Assad denies civil war in Syria; opponents face unity talks
Damascus: The Syrian Opposition met here on Friday for crucial unity talks on whether to join other groups in a more unified Opposition, as per a BBC news report.
The proposed Syrian National Initiative aims to merge the disparate military and political groups to form a credible alternative to the Assad government.
The main armed rebel group said it was undergoing a drastic re-organisation. Whereas President Bashar al-Assad denied Syria was in a state of civil war.
From a long time the western and Gulf states have been pushing for such a body, which would act as a conduit for humanitarian - and possibly military – aid, BBC further said.
In an interview with Russian television, Assad warned that Syria was facing a protracted conflict because foreign powers were backing the rebels, but insisted there was no civil war.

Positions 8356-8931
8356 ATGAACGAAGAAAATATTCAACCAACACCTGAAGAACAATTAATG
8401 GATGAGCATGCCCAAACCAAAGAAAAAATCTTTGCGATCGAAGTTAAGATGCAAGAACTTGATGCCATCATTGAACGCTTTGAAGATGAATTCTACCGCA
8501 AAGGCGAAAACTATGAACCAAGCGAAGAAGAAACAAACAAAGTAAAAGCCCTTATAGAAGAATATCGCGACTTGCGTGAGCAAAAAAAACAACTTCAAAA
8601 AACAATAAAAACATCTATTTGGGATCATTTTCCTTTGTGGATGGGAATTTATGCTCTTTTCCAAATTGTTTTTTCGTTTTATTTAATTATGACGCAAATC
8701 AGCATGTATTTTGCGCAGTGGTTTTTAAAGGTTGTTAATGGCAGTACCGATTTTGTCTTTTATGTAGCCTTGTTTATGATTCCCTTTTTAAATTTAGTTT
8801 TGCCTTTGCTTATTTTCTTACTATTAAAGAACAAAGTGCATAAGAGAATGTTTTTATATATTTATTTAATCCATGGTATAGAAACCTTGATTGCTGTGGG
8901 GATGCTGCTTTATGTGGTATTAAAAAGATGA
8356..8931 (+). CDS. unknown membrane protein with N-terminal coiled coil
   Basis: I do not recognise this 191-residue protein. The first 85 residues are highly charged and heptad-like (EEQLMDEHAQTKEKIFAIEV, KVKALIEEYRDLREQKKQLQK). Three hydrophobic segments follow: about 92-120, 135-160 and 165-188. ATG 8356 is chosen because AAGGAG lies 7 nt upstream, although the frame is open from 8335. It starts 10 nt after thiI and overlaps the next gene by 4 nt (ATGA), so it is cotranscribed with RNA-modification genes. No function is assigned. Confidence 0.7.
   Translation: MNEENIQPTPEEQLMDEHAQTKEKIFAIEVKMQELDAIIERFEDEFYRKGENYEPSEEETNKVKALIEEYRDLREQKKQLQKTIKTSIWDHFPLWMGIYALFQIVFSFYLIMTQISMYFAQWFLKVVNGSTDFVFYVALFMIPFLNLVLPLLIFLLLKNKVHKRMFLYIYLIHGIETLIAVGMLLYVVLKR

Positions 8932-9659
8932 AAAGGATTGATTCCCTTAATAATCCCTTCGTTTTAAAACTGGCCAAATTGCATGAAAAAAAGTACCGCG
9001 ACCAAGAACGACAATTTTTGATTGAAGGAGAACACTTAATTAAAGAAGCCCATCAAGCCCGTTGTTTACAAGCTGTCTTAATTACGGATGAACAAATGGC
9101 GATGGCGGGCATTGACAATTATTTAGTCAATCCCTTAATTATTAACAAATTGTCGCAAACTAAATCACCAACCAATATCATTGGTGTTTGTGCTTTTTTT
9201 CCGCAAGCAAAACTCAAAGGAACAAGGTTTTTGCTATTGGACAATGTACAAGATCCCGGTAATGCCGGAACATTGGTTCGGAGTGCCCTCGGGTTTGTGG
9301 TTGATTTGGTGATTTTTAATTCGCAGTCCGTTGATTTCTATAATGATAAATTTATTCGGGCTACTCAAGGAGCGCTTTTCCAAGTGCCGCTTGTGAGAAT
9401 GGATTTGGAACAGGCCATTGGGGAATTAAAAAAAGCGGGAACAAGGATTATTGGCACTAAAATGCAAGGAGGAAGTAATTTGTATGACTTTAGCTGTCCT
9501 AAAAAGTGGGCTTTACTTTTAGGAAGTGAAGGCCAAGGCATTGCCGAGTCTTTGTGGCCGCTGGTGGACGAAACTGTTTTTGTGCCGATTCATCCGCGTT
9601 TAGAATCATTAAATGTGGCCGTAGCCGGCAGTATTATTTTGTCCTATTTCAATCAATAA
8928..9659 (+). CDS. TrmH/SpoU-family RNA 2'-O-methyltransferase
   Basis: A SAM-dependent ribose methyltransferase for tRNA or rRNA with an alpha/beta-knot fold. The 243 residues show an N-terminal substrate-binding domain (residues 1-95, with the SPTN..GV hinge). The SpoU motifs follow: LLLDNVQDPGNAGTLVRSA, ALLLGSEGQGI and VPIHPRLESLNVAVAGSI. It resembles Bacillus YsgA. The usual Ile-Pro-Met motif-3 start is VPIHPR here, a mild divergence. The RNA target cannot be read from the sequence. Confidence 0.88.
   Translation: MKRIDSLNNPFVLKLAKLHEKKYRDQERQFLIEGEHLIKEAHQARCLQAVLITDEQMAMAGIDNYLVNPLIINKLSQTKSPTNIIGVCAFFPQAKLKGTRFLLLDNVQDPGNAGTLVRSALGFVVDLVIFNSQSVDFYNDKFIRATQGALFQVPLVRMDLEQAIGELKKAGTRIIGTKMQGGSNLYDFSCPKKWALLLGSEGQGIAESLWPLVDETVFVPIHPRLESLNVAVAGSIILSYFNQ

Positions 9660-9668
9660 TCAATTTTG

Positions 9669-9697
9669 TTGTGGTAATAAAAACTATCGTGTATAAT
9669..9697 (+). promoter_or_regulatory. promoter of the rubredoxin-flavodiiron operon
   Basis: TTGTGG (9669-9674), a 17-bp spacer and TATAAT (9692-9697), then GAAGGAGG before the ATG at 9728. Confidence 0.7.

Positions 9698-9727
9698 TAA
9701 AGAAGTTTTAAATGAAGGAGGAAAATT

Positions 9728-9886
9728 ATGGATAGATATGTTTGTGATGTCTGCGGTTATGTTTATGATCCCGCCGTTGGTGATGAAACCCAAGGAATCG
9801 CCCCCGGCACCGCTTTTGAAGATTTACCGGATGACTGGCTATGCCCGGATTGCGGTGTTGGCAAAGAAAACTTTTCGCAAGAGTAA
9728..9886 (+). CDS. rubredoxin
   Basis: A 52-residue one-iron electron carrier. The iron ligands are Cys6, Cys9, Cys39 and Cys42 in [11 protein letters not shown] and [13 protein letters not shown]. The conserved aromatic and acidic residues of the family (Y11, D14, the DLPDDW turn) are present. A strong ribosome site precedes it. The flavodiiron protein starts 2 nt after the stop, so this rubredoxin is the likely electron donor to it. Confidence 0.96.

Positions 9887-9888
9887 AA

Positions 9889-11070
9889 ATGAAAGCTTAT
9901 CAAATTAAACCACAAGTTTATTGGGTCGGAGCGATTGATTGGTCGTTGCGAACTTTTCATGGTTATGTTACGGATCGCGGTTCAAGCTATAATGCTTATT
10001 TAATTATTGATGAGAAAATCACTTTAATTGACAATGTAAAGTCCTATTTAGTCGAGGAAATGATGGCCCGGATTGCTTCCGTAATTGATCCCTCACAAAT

If support for rebels from abroad stopped, Assad told state-run Russia Today (RT), "I can tell that in weeks we can finish everything.
"But as long as you have a continuous supply in terrorists, armaments, logistics and everything else, it is going to be a long-term war."
Assad admitted divisions existed in the country, but said "division does not mean civil war", said his future could be decided only through the ballot box and denied his forces had committed war crimes.
RT had yesterday released excerpts of the interview in which Assad vowed to "live in Syria and die in Syria" and warned that foreign intervention in his country would have global consequences.
Assad's comments came as his foes in the opposition met in the Qatari capital Doha for Western- and Arab-backed efforts to unite in a government-in-waiting representing the whole spectrum of regime opponents.